March 13, 2014 |

Grace: To have a felt sense of how sin ruptures my relationship with the God who made me out of love and for love.

Text for Prayer: Lk. 5:1-8

Reflection: In Mass on Sunday, we always pray three times, “Lamb of God, you take away the sins of the world, have mercy on us.” We ask again, in the Gloria, “Lord, God, Lamb of God, You take away the sin of the world, have mercy on us.” In the Creed we say, “We believe in one baptism for the forgiveness of sins.” Finally, immediately before communion, we say, “Lord, I am not worthy that you should enter under my roof, but only say the word, and my soul shall be healed.”

In our most perfect prayer, we are constantly mindful of our sins, both individually and communally. The most important lesson that this focus on our own sinfulness teaches us is that, in every instance, we are not reminding ourselves of our sin in isolation but rather in the context of prayer and acts of faith with other people who are sinful like us. Each mention of sin comes up in the context of our direct dialogue with God the Father, mediated through Jesus Christ, the Lamb of God. Most intimately, our sin is recognized in the immediate anticipation of receiving him most fully in the Eucharist. Our sinfulness, then, is best dealt with out in the open, alongside the other sinners with whom we are praying and before the Lord who is always so eager to restore us to right relationship with Himself.

It is essential at this moment in the Spiritual Exercises for each of us to come to a profound recognition of our own sinfulness and how it is that it breaks the relationship that the Lord desires to have with each of us, personally. Having considered the cosmic dimension of sin and how it is that the sin of Adam and Eve and of the angels has had such a catastrophic impact on human history, I now turn to my own sinful habits and consider the impact that these rejections of God’s love have on the very real relationship the Lord desires to have with me. The goal is for me to see how my own sins prevent me from the full enjoyment of the freedom and joy that a relationship with Jesus Christ makes possible.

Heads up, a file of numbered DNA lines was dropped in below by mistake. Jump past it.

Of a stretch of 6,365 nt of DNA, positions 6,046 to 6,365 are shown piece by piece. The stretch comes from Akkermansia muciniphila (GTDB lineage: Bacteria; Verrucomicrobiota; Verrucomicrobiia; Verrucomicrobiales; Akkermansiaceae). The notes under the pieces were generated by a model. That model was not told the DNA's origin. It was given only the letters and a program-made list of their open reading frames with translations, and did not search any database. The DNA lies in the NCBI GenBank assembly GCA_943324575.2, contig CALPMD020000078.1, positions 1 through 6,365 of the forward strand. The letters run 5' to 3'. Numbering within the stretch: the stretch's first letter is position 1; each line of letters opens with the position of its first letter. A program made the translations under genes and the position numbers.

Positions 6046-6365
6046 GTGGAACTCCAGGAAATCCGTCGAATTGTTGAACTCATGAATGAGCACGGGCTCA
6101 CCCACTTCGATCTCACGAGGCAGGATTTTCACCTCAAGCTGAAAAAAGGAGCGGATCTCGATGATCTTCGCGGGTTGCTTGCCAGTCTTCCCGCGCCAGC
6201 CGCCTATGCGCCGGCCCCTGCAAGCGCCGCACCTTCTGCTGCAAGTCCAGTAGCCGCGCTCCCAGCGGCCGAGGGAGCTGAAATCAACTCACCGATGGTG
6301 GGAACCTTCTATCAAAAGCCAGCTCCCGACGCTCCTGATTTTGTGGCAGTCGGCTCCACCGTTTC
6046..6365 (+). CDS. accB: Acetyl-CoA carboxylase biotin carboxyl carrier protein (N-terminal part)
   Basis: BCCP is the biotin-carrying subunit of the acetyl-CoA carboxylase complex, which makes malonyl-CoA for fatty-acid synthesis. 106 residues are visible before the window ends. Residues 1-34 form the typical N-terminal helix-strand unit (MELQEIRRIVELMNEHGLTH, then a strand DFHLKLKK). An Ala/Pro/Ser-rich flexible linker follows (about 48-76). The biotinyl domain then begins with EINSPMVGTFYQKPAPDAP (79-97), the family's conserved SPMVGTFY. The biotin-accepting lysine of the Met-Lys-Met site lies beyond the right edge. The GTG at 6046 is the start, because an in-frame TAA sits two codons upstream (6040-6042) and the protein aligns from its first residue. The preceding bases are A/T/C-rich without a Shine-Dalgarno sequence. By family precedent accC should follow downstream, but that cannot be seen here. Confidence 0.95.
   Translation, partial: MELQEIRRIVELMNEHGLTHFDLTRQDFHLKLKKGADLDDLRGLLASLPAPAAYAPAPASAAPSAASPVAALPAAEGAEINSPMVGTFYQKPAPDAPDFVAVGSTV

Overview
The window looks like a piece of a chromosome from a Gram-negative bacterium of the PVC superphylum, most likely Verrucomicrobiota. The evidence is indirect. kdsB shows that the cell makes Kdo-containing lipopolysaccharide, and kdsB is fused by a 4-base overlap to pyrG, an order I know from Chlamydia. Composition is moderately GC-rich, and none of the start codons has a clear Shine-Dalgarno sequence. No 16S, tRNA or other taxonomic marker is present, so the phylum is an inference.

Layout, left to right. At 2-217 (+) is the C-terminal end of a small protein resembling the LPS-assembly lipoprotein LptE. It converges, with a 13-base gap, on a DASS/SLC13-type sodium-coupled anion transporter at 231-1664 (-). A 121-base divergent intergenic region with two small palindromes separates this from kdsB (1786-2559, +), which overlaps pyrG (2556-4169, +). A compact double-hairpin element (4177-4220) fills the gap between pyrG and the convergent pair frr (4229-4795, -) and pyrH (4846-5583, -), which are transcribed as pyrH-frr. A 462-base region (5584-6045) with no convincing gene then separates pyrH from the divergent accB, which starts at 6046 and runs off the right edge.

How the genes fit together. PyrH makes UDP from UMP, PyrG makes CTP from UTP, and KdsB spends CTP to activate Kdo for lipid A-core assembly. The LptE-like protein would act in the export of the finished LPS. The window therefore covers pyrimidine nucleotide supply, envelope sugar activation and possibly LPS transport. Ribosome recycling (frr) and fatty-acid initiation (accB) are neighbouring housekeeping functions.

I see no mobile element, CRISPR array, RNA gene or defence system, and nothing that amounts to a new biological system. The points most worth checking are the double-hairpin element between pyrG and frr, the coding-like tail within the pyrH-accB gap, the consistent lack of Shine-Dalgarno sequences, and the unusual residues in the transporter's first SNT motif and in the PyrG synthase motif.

The more particular I can be in coming to this recognition, the more particular and concrete the grace of reconciliation will become for me. If I am vague in my recognition of my sin, I will only be disposed to receive mercy and forgiveness in a vague way. But if I am specific and intentional about bringing my own failings before the Lord, I will see how fully He desires to free me from the burden of carrying them by myself.

However, this focus on my own sinfulness is not meant to throw us deeper into isolation or shame. There is a good distinction to be made between guilt and shame: guilt is something that we feel for what we have done wrong, in order that we might then change our ways and avoid doing it again in the future. Shame is the pain we feel for things that have happened to us through no fault of our own, and it is therefore always a negative and unhelpful thing. The goal, then, is to have a sense of the sadness of being separated from the Lord through our own fault so that we can then approach the Lord with sincere and repentant hearts, seeking a change that will last. When we approach the Lord in this way, we can be confident that He will free us from the guilt that brings us back to Him whom we have betrayed through our sins.

Questions: What do I miss in my life because of the sin that brings isolation? What relationships are suffering? What does the Lord hope for me when He sees me in the isolation which I bring upon myself through sin? What new life and love do I seek today? Can I feel disgust and fatigue for the ways that sin has brought me so low? Do I want to be free now?